"I'll do purely advisory work. I won't be converting people's cash into investments, but will point them to the right people, who are like me and are not driven by sales or commissions."
She also hopes to complete another dream involving precious stones, which she invests in as well.
"Along the way, I studied and earned some certificates from the Gemological Institute of America. I eventually want to be a graduate gemologist," she adds.
Having been through the best and worst times, coupled with her experience dealing with wealthy clients, Ms Lim says: "I don't think very wealthy people are necessarily happier than us; they have their own set of problems. For instance, they are not sure if someone is friends with them because of who they are or what they have."
Q: Are you a spender or saver?
I save with a purpose to invest in properties and education, so that it can give me security and widen my scope of knowledge.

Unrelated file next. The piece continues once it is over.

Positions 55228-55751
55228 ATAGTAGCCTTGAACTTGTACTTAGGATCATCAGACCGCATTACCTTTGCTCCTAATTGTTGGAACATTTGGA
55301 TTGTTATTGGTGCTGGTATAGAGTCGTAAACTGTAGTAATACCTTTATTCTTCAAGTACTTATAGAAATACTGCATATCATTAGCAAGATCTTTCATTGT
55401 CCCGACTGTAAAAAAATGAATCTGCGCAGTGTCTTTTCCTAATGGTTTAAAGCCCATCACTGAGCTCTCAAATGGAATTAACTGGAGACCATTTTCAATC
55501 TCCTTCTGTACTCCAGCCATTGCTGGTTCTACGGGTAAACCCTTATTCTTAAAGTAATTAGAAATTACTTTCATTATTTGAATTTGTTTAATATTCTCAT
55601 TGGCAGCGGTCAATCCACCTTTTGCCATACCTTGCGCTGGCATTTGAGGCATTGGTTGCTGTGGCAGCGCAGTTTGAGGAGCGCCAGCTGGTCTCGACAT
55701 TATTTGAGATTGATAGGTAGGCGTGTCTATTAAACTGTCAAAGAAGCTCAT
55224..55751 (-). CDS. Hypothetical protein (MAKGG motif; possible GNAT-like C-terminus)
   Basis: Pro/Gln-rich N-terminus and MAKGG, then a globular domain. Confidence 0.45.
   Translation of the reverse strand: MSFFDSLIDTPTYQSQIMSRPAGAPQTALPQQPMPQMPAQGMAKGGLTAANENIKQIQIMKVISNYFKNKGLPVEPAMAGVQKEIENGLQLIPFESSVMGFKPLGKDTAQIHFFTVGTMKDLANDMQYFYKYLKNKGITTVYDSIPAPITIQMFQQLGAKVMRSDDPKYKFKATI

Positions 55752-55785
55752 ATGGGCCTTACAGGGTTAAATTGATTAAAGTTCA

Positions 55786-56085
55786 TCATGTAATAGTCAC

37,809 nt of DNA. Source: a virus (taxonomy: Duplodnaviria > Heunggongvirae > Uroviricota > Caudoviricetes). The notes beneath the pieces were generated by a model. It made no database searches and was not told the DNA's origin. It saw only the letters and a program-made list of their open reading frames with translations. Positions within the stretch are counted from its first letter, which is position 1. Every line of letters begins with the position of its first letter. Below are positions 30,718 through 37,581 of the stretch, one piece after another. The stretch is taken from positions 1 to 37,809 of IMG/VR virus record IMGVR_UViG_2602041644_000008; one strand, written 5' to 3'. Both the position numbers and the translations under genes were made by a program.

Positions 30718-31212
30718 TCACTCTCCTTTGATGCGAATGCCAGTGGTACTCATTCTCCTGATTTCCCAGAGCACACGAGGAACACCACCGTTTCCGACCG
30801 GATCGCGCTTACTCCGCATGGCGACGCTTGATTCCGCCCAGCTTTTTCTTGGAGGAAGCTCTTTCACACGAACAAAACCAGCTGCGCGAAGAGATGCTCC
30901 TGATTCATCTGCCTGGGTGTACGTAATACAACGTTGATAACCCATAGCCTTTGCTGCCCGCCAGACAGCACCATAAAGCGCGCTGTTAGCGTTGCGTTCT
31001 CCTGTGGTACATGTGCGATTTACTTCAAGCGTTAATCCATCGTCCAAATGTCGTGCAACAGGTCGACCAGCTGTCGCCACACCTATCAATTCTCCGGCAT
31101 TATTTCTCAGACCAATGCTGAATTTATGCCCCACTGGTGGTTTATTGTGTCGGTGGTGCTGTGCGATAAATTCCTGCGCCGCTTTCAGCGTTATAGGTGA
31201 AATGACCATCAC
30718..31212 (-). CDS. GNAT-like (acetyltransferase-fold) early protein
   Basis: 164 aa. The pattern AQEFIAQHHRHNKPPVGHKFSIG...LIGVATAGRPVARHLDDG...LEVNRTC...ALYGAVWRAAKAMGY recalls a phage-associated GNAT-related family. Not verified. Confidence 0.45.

Q: How much do you charge to your credit cards every month?
I charge between $1,500 and $2,000 on average. I use only two credit cards, which give me cash rebates at supermarkets. I also buy clothes online now as it is a bit cheaper.
Q: What financial planning have you done for yourself?
I have term and life policies that will expand my estate by 3.5 times in the event of my death. I have also done up my will, because I have young children so I need to have it in place, and my Advance Medical Directive (AMD).
The Lasting Power of Attorney is something that I need to get around to doing. I did my AMD after my dad passed away.
My investments are mostly in properties and investment-grade gemstones, as they do not require close monitoring.